The answer is almost certainly. Under current overtime laws (Massachusetts and federal), an employee is exempt from overtime only if two things are true: First, he or she is paid on a salary basis and earns at least $455 per week, and second, his or her actual job duties fall into one of the exempt categories (a bona fide executive, administrative, or professional employee- more on these later).
Who falls within the exempt duties has been fertile ground for litigation for years, and the new regulations don't change that reality. What is so significant about the regulations is that they raise the threshold earnings from $455 per week to $913 per week, almost doubling it. In plain language, it means that no matter what an employee's duties are, or whether you currently classify them as exempt from overtime, if they make less than $913 per week (approximately $47,000 per year), they must be paid overtime under the federal laws (1.5 times their hourly rate for all hours worked over 40 in any given week).
To make matters worse, it is your obligation as the employer to keep a record of hours worked, which means if you don't have accurate records you may find yourself on the losing end of a dispute about whether an employee actually worked overtime.
Finally, you should be aware of the consequences if an employee files a successful claim for unpaid overtime. You could be responsible for two or three times the amount of unpaid overtime, and the employee's legal fees (in addition to what you have to pay your own lawyer).
How can you address this change in your business? You could, of course, raise the rate of pay for affected employees to preserve their exempt status. This is, however, a significant increase in expenditures, and depending on the number of employees you have, simply may not be possible.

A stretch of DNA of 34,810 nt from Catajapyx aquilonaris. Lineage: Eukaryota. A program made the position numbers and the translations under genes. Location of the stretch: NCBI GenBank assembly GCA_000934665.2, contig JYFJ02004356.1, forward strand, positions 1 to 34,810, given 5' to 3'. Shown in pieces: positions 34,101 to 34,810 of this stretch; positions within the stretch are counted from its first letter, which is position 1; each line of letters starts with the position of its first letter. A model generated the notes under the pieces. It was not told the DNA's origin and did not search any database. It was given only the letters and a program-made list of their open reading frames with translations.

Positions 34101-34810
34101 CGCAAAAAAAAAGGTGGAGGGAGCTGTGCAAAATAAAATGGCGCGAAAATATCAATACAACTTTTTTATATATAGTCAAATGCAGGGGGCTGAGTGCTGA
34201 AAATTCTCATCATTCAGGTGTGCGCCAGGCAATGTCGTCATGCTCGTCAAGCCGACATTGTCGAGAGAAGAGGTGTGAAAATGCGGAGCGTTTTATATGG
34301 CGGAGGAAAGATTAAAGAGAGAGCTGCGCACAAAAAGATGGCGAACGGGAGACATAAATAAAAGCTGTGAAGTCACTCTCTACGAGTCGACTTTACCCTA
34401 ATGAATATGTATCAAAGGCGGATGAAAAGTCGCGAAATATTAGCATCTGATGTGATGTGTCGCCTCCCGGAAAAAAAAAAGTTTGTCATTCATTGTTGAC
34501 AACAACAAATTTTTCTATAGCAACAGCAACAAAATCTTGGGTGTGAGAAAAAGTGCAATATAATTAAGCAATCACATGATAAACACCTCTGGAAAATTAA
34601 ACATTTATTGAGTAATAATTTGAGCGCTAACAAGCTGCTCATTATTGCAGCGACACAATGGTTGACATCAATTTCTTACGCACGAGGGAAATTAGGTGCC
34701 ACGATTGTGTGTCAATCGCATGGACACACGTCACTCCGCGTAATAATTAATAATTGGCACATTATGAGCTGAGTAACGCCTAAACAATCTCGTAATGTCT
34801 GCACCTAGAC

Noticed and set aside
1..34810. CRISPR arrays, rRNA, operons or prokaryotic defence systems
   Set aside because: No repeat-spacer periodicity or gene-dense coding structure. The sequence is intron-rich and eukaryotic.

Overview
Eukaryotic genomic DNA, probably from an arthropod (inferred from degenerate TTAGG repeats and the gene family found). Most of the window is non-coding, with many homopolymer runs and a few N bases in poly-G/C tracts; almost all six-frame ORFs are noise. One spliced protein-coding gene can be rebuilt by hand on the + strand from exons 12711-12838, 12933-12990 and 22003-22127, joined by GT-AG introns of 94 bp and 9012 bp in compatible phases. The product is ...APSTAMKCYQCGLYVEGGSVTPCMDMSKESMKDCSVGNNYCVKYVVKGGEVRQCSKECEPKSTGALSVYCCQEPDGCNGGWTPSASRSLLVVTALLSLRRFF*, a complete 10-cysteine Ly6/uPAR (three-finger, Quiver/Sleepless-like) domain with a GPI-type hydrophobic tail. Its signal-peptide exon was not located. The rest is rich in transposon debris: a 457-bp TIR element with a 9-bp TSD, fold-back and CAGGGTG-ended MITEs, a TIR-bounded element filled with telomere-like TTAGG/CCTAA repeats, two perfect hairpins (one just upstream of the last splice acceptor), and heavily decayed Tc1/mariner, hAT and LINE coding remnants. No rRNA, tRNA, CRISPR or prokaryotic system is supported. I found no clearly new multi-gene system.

Other steps you might consider:
- Make sure you have a policy and controls in place to ensure that any overtime worked is approved in advance by management, so that you are not caught by surprise by overtime expenses, and so that you can make sure that the work being done at the increased rate is necessary and worth the expense.
- Make sure you have a reliable means of tracking hours- if you do not have good records of time worked, you may have difficulty defending a claim for overtime compensation where is a dispute about the number of hours actually worked. If your employees work in a fixed location where there are defined business hours, this is not difficult to do. If you have employees who can and do perform work remotely, you may want to look into available time tracking apps that you can require your employees to use when they start and stop working.
- You can legally adjust the base compensation going forward to offset increased overtime expenses- so long as the employee is paid the Massachusetts minimum wage, and so long as the change is not retroactive, this is legally allowed, though as a business matter it could have extremely negative effects on morale and retention, and might cause real hardship for your employees.
Some things you should not do:
- You should not ignore the change in law in reliance on your good relationship with employees, even if they are family. We have seen more of these relationships sour than you might think, and if they do, you could find yourself with significant liability to an unhappy employee.
- You should not try to convert any employees to independent contractor status to avoid overtime obligations, at least not without getting legal advice from an employment lawyer. There are very strict rules in Massachusetts about who may and may not be treated as an independent contractor, and the penalties for getting it wrong can be harsh.
If you are unsure how to address the new law in your business, or if you are reading this after December 1, 2016 and think you might already have a problem, a consultation with an experienced employment law attorney would be well worth the cost, and could save you both money and headaches in the future.